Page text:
Coming back to the lacunary series, I would prefer the series $f(z)=\sum_{k\ge0}z^{d^k}$, where $d>1$ is an integer, because it is the classical example in Mahler's method; this function satisfies the functional equation $f(z^d)=f(z)-z$. I simply copy Ku.Nishioka's argument from her book "Mahler functions and transcendence" (Theorem 1.1.2). Assume that $f(z)$ is algebraic over $\mathbb C(z)$, hence satisfies an \emph{irreducible} equation $f(z)^n+a_{n-1}(z)f(z)^{n-1}+\dots+a_0(z)=0$ where the coefficients $a_j(z)\in\mathbb C(z)$. Substituting $z^d$ for $z$ and using $f(z^d)=f(z)-z$ we obtain $f(z)^n+(-nz+a_{n-1}(z^d))f(z)^{n-1}+\dots=0$. The left-hand sides of both polynomial relations for $f(z)$ must coincide because of the irreducibility. This in particular implies that $a_{n-1}(z)=-nz+a_{n-1}(z^d)$. Letting $a_{n-1}(z)=a(z)/b(z)$ where $a$ and $b$ are two coprime polynomials we see that $a(z)b(z^d)=-nzb(z)b(z^d)+a(z^d)b(z)$. Since $a(z^d)$ and $b(z^d)$ are coprime, $b(z^d)$ must divide $b(z)$. This is possible if only $\deg b(z)=0$, that is, $b(z)=b$ is a nonzero constant. Then $a(z)=-bnz+a(z^d)$ and comparing the degrees of both sides we see that $a(z)$ is constant as well, hence $nz=0$, a contradiction.

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IMHO, the factorial series gives a much simpler proof. All you need there is that $nN!$ can be represented as a sum of not more than $n$ factorials in just one way and the next $D$ numbers have no such representation at all if $N>n+D$, say. So the coefficient at the highest power just appears explicitly in the Taylor series of $\sum_{k=0}^n p_kf^k$ –  fedja Apr 16 '10 at 14:58
The factorial series is even simpler if you just refer to the fact that its value at $1/2$ is transcendental due to Liouville's 1844 theorem. Note that Liouville's theorem does not cover $\sum_{k\ge0}z^{d^k}$, so Mahler's example is a bit harder and gives some hints about the powerful method in transcendence number theory. It's a matter of personal taste to choose between "Liouville" and "Mahler". –  Wadim Zudilin Apr 16 '10 at 23:11
Do you use anywhere in this argument that the base field is C? –  Qiaochu Yuan May 9 '10 at 3:58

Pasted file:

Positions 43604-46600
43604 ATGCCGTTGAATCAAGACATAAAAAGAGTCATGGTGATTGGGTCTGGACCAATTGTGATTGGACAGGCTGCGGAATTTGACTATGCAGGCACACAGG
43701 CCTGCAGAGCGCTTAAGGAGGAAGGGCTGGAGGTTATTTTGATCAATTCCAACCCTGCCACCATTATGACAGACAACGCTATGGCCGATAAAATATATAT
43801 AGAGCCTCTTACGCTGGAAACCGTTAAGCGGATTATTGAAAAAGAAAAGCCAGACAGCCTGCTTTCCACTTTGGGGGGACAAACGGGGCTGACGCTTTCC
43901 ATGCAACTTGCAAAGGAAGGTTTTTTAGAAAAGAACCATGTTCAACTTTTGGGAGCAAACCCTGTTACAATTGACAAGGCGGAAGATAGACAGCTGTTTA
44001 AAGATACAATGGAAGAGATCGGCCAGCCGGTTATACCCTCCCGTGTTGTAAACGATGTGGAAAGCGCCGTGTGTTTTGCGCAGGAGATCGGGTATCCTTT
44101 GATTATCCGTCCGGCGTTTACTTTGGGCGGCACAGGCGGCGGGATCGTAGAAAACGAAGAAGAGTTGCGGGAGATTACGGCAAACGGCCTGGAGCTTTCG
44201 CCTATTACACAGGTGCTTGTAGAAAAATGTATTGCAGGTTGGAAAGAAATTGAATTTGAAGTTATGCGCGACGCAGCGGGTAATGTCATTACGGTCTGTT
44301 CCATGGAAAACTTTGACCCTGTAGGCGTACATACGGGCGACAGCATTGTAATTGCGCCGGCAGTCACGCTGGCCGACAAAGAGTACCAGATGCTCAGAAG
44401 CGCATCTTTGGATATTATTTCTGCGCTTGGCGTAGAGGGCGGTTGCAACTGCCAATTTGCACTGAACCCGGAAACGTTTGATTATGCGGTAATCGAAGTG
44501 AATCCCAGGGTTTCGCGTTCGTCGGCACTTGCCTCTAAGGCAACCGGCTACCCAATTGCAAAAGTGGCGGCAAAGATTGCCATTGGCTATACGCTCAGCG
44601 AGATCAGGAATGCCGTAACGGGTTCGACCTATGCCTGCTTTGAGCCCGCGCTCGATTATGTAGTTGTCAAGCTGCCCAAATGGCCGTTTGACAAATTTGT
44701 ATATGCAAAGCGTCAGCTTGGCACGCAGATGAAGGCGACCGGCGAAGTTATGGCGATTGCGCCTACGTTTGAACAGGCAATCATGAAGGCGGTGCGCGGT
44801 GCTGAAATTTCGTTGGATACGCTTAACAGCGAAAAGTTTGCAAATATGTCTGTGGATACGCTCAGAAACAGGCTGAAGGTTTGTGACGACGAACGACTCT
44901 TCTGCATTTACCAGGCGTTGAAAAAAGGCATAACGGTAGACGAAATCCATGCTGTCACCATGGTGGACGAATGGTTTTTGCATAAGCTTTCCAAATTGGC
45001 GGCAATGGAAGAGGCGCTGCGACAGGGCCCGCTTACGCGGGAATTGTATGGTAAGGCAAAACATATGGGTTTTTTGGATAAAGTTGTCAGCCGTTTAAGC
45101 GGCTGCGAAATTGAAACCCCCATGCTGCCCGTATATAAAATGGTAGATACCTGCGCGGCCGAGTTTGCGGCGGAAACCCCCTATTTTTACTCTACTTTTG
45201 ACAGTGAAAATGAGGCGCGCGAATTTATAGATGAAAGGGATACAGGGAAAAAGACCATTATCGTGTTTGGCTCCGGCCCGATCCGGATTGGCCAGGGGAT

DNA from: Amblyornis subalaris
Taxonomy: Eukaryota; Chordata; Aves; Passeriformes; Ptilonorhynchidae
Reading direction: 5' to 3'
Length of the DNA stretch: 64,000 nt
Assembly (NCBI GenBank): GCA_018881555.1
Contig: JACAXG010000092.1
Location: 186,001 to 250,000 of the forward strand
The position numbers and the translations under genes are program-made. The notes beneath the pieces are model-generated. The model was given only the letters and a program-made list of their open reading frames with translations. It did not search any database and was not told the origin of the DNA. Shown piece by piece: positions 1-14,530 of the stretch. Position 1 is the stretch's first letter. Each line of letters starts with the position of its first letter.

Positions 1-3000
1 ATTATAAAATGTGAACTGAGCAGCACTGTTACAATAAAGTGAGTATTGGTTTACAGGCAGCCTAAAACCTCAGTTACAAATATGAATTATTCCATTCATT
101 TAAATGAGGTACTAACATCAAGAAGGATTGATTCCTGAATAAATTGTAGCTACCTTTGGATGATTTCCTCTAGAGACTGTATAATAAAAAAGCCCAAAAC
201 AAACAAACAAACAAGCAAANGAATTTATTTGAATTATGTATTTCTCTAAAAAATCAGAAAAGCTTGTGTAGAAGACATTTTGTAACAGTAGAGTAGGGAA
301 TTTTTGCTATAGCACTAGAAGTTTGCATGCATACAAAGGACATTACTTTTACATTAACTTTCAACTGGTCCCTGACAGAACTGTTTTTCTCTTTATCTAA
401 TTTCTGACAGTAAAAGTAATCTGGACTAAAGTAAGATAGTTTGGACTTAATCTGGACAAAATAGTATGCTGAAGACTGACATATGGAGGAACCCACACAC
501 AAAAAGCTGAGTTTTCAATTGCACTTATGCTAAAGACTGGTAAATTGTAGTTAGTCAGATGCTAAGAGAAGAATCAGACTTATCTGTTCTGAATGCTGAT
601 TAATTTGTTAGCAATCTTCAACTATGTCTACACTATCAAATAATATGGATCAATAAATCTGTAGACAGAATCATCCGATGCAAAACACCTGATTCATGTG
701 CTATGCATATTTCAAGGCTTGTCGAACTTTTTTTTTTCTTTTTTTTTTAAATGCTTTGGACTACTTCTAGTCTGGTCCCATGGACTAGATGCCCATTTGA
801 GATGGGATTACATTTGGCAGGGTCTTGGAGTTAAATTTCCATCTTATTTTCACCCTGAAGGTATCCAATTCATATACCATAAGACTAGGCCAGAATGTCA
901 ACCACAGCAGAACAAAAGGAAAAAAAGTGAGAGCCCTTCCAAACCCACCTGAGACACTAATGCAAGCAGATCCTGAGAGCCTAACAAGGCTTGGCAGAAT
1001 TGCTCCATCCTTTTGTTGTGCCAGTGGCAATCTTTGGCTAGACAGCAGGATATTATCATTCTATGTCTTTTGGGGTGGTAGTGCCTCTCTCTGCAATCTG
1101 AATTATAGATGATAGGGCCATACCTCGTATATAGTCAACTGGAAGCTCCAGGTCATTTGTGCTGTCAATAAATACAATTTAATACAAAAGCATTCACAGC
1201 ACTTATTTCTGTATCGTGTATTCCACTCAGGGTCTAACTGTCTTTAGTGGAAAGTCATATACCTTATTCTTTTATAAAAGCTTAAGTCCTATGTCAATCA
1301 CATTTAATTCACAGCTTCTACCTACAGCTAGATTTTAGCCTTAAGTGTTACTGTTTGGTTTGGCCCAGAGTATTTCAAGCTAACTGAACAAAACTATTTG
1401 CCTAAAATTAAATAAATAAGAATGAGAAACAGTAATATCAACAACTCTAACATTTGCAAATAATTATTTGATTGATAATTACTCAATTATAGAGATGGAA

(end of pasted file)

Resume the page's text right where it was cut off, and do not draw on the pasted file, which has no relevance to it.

If a function $f(z)=\sum_{n=0}^\infty a_nz^n$ with all $a_n\in\mathbb Q$ is algebraic, then it is not hard to show that an algebraic relation can be given over $\mathbb Q(z)$ rather than $\mathbb C$. Therefore the above proof also shows that the formal power series in question is transcendental not only over $\mathbb C(z)$ but over any $k(z)$ where the field $k$ containts $\mathbb Q$. –  Wadim Zudilin May 9 '10 at 7:57

over the rationals every power serie with integer coefficents not periodic is tracendent, over Fp a power serie is algebraic iff the secuence of coeficient is p automatic there is a article od jp allouch tracendence of formal series with it information.

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For a best example you can see that if $y(t)=\sum a_it^i$ and $f(t,y)=0$ with $f$ a polinomial in two variables you can see the set of $x$ such that $y(x)=1$ is the set of $t$ with $f(t,1)=0$ that is finite, so every y(x) with this set infinite isn´t algebraic particularly $y(t)=e^t$ –  camilo Sep 1 '12 at 21:37
Certainly $\frac1{(1-t)^2}=\sum_i(i+1)t^i$ is not transcendental over $\mathbf Q[t]$, is it?? (And you can type dollars to get math; the converse unfortunately doesn't work;-) –  Marc van Leeuwen Sep 1 '12 at 21:42
this serie is trivially periodic, and dont have integer coeficent . –  camilo Sep 1 '12 at 21:46
Your claims are dramatically wrong, or else you are using many conventional words with seriously unconventional meanings. –  Vladimir Dotsenko Sep 1 '12 at 23:57
@camilo: the series of Marc is not periodic and has integer coefficients. How can you claim not integer coefficients?! Are you not understanding the notation? Maybe you think his $i$ stands for the square root of minus 1, and totally misunderstood?? –  Todd Trimble Sep 2 '12 at 4:46